village of Venehjärvi is undoubtedly one of the most beautiful
in all of Viena. It is the province of the Lesonen family, for with
few exceptions every inhabitant of the village is a Lesonen and
every Lesonen in Viena can trace his or her roots back to the village.
It is commonplace in Viena that one or several families dominate
a given village. Latvajärvi, for example, "belonged to"
the Perttunen and Karhunen families. The principal families in Vuonninen
were the Malinens, the Bogdanovs and the Kieleväinens. The
old families in Vuokkiniemi were the Lipkins and the Remsus, or
Remsujevs. Kostomuksha, for its part, was the province of the Peksujevs,
the Vatanens and the Rugojevs.
does not lie along any of the trade routes running from Viena to
Finland and was overlooked by the earliest poetry collectors. It
was thus only the later visitors who recorded what the bards of
the village had to offer.
The only collections from Venehjärvi in the first half of
the 1800s were those of J.F. Cajan, who made his work available
to Lönnrot when the latter was working on the second edition
of the Kalevala. The area was covered more thoroughly by the collectors
who followed Cajan, such as Borenius, Berner and Genetz, although
they were by no means the last to work there.
most of the poetry collected in Venehjärvi was collected after
the 1870s, quite a bit of personal data on the bards is available.
Among the bards interviewed by Berner, Borenius, Meriläinen
and Karjalainen were Hoto (Sokie-Hoto), Iknatta, Loasari, Oksentei,
Ontippa, Onuhrie, Hökkä-Petri and Vihtoora, all of whom
were Lesonens. Of these, Iknatta, Ontippa Onuhrie and Hökkä-Petri
were famous shamans.
folk poetry records tell that the men of Venehjärvi were among
the best at bear-tales. This claim is lent much credence by the
fact that Venehjärvi has had the largest bear populations in
Karelia. In fact, the woods lying between Venehjärvi, Latvajärvi
and Lapukka are some of the most inaccessible wilderness in the
Viena cultural area.
According to tradition, the first inhabitant of Venehjärvi,
Hosko, came to the village from Finland through this wilderness
in a flat-bottomed boat carved from a single tree. He simply stopped
in the most beautiful place he found, and that was how Venehjärvi
came into being.
The history of habitation in Venehjärvi goes back to the late
1500s and early 1600s. It would be easy to determine how old the
village is through archeological studies, for every generation to
live there has been buried in Kalmisniemi, a point of land jutting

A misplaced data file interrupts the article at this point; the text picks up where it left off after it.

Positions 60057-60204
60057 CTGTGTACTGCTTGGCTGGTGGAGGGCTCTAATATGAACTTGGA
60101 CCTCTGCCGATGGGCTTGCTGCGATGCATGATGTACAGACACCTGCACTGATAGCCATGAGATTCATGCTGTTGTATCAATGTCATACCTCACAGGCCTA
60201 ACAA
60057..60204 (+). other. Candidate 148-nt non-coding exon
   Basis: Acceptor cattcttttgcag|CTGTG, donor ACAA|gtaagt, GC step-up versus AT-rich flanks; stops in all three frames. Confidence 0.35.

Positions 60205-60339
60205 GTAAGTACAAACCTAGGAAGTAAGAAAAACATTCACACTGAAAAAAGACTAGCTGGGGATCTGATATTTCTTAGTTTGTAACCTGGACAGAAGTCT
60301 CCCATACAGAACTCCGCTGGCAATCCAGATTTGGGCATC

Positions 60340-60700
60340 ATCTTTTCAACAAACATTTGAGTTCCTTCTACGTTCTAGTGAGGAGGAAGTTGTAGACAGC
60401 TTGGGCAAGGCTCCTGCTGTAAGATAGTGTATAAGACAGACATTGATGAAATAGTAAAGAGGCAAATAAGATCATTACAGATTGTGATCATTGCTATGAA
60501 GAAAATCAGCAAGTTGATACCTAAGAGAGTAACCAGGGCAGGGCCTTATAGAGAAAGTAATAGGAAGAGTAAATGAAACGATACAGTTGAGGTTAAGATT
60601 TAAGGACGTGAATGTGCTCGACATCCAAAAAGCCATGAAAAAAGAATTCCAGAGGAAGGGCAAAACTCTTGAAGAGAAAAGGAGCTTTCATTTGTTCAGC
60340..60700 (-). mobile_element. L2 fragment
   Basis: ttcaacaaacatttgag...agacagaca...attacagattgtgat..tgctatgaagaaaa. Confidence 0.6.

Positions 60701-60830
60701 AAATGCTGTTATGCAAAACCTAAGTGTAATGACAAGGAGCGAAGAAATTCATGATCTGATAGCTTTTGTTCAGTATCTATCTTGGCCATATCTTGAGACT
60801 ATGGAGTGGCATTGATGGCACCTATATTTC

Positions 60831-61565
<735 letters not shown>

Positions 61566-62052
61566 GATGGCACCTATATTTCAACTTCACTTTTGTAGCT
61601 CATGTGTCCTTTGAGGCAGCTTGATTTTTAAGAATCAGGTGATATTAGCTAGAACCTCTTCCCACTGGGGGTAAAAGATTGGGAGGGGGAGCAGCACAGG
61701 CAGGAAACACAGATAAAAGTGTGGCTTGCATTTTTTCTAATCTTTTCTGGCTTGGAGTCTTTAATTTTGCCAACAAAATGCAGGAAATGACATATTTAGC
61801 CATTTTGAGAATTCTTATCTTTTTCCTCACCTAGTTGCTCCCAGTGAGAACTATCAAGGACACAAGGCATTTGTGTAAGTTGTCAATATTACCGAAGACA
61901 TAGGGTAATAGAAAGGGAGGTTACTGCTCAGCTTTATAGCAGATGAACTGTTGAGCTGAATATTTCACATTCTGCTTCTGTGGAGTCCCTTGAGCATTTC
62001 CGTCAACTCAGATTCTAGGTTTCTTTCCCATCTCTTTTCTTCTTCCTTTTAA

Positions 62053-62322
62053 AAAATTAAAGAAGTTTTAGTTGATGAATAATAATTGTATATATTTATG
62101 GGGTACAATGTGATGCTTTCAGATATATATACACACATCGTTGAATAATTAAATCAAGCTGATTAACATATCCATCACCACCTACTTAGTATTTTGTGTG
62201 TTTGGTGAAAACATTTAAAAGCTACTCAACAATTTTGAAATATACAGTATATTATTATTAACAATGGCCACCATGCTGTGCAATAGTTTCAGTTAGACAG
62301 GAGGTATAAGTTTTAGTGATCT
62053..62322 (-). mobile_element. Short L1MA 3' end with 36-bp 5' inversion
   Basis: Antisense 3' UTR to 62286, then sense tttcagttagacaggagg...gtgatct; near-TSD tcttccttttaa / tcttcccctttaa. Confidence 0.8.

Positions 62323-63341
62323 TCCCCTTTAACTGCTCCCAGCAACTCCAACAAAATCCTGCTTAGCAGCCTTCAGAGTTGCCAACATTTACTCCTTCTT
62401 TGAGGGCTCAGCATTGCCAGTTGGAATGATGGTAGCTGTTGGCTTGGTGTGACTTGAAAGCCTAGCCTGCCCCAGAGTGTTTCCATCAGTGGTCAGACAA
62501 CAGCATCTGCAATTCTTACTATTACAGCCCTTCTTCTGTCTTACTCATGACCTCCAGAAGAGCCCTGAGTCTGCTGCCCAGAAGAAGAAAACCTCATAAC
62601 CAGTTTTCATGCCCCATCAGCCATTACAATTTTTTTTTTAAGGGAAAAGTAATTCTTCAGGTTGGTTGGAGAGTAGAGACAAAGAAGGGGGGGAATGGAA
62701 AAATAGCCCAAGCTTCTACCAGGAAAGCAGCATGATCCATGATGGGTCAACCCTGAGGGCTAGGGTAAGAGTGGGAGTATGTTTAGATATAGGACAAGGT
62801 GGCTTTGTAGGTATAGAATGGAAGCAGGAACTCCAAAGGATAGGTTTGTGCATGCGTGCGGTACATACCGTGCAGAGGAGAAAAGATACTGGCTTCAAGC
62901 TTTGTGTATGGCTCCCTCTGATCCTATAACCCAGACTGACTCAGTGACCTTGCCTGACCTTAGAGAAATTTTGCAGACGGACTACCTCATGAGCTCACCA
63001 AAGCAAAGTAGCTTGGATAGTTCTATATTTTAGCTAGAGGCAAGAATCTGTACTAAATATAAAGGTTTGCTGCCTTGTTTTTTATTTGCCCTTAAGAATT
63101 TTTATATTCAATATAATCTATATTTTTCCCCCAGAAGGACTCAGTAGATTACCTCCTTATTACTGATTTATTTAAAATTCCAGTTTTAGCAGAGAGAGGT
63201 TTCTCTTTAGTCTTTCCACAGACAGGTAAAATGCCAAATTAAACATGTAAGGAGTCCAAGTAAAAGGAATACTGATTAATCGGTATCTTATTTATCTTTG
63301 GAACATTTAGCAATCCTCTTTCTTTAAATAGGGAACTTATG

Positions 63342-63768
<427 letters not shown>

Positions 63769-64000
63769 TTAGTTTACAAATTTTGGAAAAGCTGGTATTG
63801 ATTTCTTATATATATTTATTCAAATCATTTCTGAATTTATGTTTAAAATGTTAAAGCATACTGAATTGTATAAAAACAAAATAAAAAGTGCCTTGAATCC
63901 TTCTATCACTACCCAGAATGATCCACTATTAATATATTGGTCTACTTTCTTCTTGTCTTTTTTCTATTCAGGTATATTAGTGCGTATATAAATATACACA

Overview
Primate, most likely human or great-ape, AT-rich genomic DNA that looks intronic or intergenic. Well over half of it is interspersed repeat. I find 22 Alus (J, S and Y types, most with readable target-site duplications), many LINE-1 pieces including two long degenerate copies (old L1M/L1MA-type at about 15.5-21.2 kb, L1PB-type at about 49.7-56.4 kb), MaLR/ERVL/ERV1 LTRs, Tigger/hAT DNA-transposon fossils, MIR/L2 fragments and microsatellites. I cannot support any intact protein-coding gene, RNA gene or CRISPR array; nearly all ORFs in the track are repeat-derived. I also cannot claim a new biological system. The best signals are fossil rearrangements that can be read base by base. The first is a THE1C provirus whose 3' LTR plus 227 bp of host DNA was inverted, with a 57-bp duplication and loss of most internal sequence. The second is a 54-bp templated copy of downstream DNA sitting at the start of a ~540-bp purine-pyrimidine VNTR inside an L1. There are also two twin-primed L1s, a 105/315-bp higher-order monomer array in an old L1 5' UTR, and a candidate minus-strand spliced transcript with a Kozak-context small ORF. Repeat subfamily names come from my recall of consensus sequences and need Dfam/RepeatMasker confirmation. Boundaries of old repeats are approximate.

out into Lake Venehjärvi and dominating the village landscape.
second essential feature of the village landscape is the pine-shaded
tasouna (Orthodox chapel) that stands high on a hill
overlooking Kalmisniemi Point. The chapel is dedicated to the famous
Saint Miikkula, and the stand of pine there is the site of the Pohrotta
Day sacrificial ceremony held every autumn.
These festivities are Venehjärvi's unique contribution to
culture in the Viena region. They can be seen as essentially the
equivalent of visiting a monastery. Such visits were a custom in
Uhtua, for example, where anyone who had been saved or cured after
praying to God in their hour of need or illness would bring a calf
or colt to the Solovetsky Monastery.
the Monastery was a long way from the villages of Vuokkiniemi, the
people in that region developed an equivalent custom of their own.
The calf and colt were replaced by a ram, and the sacrificial site
was Venehjärvi. Another advantage to having the ceremony in
Venehjärvi was that the villagers themselves could eat the
meat of the animal sacrificed, which otherwise would have only contributed
to the less needy monastery. Pohrotta Day also provided an
occasion for young people to gather. Traditionally, every village
had its own holiday, or praznika, which was
attended by people from surrounding villages as well. In Akonlahti,
the praznika was on St. Peter's Day, 12 July; in Kontokki
it was St. Ilja's, 2 August. Kostomuksha celebrated on Stroitsa,
or Pentecost, and Vuokinsalmi on Spring Miikkula. In Vuokkiniemi
the holiday also on St Ilja's Day. Latvajärvi celebrated Marja-Makovei,
while the traditional praznika in Uhtua was St. Peter's.